First of all, thanks to the Budgie and Ubuntu Budgie devs for their good work. Here’s my short story. As a geeky teenager, back in the 2000’s, I used to tinker a lot on Linux. Then I moved on to other sources of entertainment, and nearly a decade passed. I returned to the free world last year, on more serious ground, and things had changed quite a lot. In particular, when I saw there was a new Ubuntu flavor called Budgie, I was skeptical at first. I thought, what’s its purpose on the (quite crowded) desktop scene? What’s Budgie’s identity compared to other desktop environments ?
Then I tried Ubuntu Budgie 19.10 on a virtual machine and was quite favorably impressed. It runs well, seems lightweight and stable enough for what I could see, looks good, and is quite customizable. In a way, it looks a bit like what Gnome 3 could have been, had it not opted for a seemingly touchscreen-as-default approach, and gone for minimalism at the expense of user choice.
So, again, Budgie was a pleasant surprise. And as such, Ubuntu Budgie is in the roster of distros I may settle for when the next batch of LTS is delivered.
Now, I have a couple questions…
To what extent does the team commit to supporting applets ? Are they mere goodies, offered but not actively supported, or genuine parts of the experience, tested before each release ?
For instance, I’m a pixel-saving maniac, and as such I’m really fond of my Unity-style top panel, with a global menu and window control buttons replacing the titlebar of maximized windows. As it happens, Budgie has a global menu and a pixel-saver applet, so it passes the test. Only MATE and KDE compete in that regard. However, since I’d have to rely on additional applets to achieve this outcome (and Budgie pixel-saver requires enabling backports), I’d be afraid to suddenly seeing my layout breaking after an upgrade. This is a problem with, say, Gnome 3’s extensions ; meanwhile, Ubuntu MATE officially supports and advertises alternative layouts, so I can have some level of confidence in it regarding future maintenance of the required panel applets.
What’s Ubuntu Budgie’s take on the question? Do you maintain applets listed in the Budgie Applets application?
I read somewhere that Budgie 11 was supposed to get a workspace overview similar to Mac OS X’s Mission Control, Gala’s Multitasking View, or Gnome 3’s Activities overview. Or Xfdashboard, for that matter. That is, not just a windows overview (like the Preview feature currently available), but a combination of this plus a workspace switcher with the ability to reallocate windows across workspaces. Right now, this is the one missing thing in Budgie, and in my opinion one of the best innovations of “modern” desktops, whatever their flaws may else be. When you get used to that workflow… it’s difficult not to miss it.
Is this feature still in order, and if so is there an ETA? Like the next LTS, or 20.10, or later…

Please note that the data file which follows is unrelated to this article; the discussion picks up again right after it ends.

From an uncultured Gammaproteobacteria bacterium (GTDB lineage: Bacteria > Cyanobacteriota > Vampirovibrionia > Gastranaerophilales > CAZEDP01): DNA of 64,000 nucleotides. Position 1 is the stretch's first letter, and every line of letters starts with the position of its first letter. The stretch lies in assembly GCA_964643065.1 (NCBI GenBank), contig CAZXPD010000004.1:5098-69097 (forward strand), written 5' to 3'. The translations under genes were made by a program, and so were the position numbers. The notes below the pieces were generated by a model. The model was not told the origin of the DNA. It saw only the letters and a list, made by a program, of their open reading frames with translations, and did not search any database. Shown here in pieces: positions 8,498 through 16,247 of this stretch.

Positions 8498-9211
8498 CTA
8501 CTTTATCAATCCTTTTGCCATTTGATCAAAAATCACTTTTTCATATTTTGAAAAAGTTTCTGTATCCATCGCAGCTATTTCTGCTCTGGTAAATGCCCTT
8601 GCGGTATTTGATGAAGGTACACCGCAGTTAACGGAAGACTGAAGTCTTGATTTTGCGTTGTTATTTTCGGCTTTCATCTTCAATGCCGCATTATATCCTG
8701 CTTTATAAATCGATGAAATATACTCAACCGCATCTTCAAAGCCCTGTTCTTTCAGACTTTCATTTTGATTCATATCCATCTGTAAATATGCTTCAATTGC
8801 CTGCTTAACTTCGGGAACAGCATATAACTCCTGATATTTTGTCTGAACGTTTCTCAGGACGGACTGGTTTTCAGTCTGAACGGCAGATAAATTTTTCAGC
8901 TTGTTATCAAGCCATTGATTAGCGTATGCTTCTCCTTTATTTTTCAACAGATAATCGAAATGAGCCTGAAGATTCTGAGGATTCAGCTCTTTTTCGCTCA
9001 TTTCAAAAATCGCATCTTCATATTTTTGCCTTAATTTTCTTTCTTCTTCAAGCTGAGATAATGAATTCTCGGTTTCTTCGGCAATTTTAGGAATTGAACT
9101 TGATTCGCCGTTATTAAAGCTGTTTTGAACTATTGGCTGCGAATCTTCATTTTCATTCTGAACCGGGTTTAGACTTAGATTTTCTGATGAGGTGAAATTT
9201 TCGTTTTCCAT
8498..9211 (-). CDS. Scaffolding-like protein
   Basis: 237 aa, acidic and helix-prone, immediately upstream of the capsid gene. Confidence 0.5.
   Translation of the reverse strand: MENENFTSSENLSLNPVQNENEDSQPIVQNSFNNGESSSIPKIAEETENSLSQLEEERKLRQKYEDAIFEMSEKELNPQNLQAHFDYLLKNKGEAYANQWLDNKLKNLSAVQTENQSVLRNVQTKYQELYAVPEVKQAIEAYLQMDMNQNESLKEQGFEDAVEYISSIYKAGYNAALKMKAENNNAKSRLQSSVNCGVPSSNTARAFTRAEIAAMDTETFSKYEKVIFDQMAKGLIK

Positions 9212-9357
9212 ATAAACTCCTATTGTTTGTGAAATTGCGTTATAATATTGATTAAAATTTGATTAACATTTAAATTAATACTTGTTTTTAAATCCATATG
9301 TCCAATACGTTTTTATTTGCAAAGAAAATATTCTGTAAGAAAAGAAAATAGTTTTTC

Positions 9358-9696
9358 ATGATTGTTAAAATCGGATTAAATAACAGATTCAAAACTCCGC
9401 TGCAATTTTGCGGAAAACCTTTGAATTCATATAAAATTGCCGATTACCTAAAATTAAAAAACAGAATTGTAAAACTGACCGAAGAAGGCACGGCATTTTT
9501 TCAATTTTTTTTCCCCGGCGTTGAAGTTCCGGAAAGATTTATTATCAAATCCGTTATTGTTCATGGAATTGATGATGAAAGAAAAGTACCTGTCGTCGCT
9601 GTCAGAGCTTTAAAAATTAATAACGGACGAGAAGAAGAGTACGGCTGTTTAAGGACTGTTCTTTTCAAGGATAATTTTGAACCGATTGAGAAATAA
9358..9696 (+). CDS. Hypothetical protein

And then, here’s a couple of remarks to polish an otherwise great distro…
When using the Icon Task List applet, Windows-7-style, and when there’s no more room to show additional icons, the applet simply doesn’t show excess icons. In my opinion, this is not a desirable behavior. I’d suggest having icons being automatically downsized to accommodate more and leave room to all of them. Alternatively, the taskbar could be scrollable, like the Unity dock.
Applications could be more clearly sorted within the Budgie menu. For newbies, there’s nothing worse than seemingly duplicated entries whose name wrongly suggest identical functions. Or the converse: thematically close features scattered across various entries. Xfce settings, in my opinion, exemplify what not to do in that regard, with separate entries for the window manager, appearance, windows tweaks and yet again something else in that vein, that you need to go through to adjust your theme layout.
In the case of Ubuntu Budgie, some categories in the menu largely overlap at first glance: System Tools, Administration and Preferences (I’ll take it that their being so named is a Linux convention, though). As a result, it is difficult to know in which of these categories a given item is located, unless you already know that, say, Preferences corresponds to items in Gnome settings. I’d suggest merging these categories, or at the very least, the first two (System Tools and Administration). Or, going the other way, you could create a sub-category for Budgie-specific stuff (like Budgie Desktop Settings, Budgie Applets…) and rename Settings (the Gnome one) into System Settings so that it’s clear for new users which Settings application controls the desktop and which one controls the rest.
The French localization has a number of “rough edges”. For example, in Budgie Welcome, some text that is too long to fit in the dark left-panel spreads to the light central part of the window and turns green: https://imgur.com/GVuaUIQ
Which, as you can see, does not look good in the welcome screen that people first explore upon discovering the OS. Besides, at times translations feel awkward, some are missing characters such as accents, and there’s a lot of English text still popping up.
I certainly don’t want to sound rude or demanding; I’d simply like to point out what Ubuntu Budgie would need to look really professional. In fact, I could help with translations… I’m no software engineer and I don’t know anything about the development process, but I certainly could help with text entries here and there.
And… that’s about it. Thanks for reading and thanks in advance for taking some time to reply!